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Oops – How I Broke Elmore Leonard’s 10 Rules of Writing

The Dean of Detroit Fiction Writers Lays Down the Law

Detroit author Elmore Leonard

Most serious fiction writers are familiar with Detroit author Elmore Leonard’s 10 Rules of Writing.  Here’s the nutshell version:

1. Never open a book with weather.
2. Avoid prologues.
3. Never use a verb other than “said” to carry dialogue.
4. Never use an adverb to modify the verb “said”…he admonished gravely.
5. Keep your exclamation points under control. You are allowed no more than two or three per 100,000 words of prose.
6. Never use the words “suddenly” or “all hell broke loose.”
7. Use regional dialect, patois, sparingly.
8. Avoid detailed descriptions of characters.
9. Don’t go into great detail describing places and things.
10. Try to leave out the part that readers tend to skip.

When I recently went back and reviewed the list, I realized I’d followed some of the rules in the course of writing my Motor City thriller, Scream Cruise, but broke others. Here’s how I fared.

Rules of Writing I Did or Didn’t Break

1. Never open a book with weather.

Okay on that one. Only a few mentions of weather throughout the book. I did use a line – “Outside of the bar’s A/C, the humid night air wraps itself around them like warm, sticky cellophane” – that I rather like. I mean, it’s August in Detroit, right?

2. Avoid prologues.

Uh-oh. Broke that one. Added a prologue to the final revision. But you know what? I’m perfectly comfortable with it, because it isn’t just arbitrary. It sets up a bunch of questions and expectations, all of which are answered or fulfilled later. It also foreshadows some of the manic action that later ensues.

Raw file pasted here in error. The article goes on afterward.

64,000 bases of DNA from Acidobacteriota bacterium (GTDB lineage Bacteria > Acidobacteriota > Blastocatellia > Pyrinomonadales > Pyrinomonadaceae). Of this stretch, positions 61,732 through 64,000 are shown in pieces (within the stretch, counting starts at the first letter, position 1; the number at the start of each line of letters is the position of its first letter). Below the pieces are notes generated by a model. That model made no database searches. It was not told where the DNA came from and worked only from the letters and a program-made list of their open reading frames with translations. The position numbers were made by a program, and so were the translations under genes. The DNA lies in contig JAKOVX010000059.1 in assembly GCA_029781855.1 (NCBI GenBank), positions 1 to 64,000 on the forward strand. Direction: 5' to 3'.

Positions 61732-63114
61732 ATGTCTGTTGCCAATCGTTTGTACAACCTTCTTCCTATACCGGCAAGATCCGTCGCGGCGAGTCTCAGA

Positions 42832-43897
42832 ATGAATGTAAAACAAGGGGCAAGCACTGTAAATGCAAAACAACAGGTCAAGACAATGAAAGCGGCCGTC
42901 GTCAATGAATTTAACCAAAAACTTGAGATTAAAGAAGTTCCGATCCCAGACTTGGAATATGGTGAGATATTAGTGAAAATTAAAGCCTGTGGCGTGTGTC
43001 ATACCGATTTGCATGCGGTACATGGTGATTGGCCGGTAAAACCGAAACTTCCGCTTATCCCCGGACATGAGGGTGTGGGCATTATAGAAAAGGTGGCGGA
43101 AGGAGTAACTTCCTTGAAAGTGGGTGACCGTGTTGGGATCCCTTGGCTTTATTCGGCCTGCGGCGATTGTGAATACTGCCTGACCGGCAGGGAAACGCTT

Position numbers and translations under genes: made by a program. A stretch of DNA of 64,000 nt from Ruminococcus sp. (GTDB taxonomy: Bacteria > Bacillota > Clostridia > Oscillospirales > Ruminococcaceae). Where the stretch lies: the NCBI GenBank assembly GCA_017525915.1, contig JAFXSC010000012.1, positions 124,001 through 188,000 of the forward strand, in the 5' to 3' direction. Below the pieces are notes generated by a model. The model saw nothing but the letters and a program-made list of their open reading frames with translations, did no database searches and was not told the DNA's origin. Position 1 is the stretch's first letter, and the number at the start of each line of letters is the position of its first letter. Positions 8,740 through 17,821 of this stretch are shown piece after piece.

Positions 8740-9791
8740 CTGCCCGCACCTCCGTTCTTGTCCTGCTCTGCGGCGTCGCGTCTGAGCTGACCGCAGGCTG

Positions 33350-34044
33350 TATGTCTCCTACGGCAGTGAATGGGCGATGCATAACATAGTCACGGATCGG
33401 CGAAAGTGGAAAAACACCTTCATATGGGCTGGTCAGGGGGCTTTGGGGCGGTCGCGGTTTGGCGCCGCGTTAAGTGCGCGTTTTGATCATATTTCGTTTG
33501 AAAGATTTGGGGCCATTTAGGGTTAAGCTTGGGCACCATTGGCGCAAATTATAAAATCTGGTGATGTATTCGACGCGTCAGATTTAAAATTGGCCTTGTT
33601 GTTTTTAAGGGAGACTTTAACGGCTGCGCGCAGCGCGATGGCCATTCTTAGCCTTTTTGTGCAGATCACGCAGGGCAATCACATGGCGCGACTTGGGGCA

3. Never use a verb other than “said” to carry dialogue.

Broke that one a few times, using “shrieked,” “cried,” “answered,” etc. I think a little variation from “said” is okay. It just felt right at times. When you’ve only got two characters speaking, you can simply drop some of the speaker identifiers. When you’ve got three or more in the conversation, however, you need to keep specifying who the speaker is, and the continuously repeated “saids” gives the reading a monotonous feel. Hence the variations.

4. Never use an adverb to modify the verb “said”…he admonished gravely.

I was pretty good about not breaking that rule, overall. Lots of writing books are absolutely fanatical about avoiding adverbs completely. And perhaps just to be kind of contrarian, I included a fair number of them. In the cases where I did, however, I know that I looked at how it read with and without the adverb. If it read better and if what was being said didn’t communicate what the adverbial modifier did, it stayed.

5. Keep your exclamation points under control. You are allowed no more than two or three per 100,000 words of prose.

Hmm. When someone is in mortal danger, are they more likely to say “oh shit,” or “oh shit!” ? I used plenty of exclamation points (sometimes with all caps) in characters’ dialogue when they were in extreme situations (which occurred fairly often in the story). And also with the “sound effects” that depicted explosions. For sure there were zero exclamation points when I was writing in my omniscient narrator’s voice. It’s an element that Tom Wolfe uses that keeps me from being much of a Tom Wolfe fan.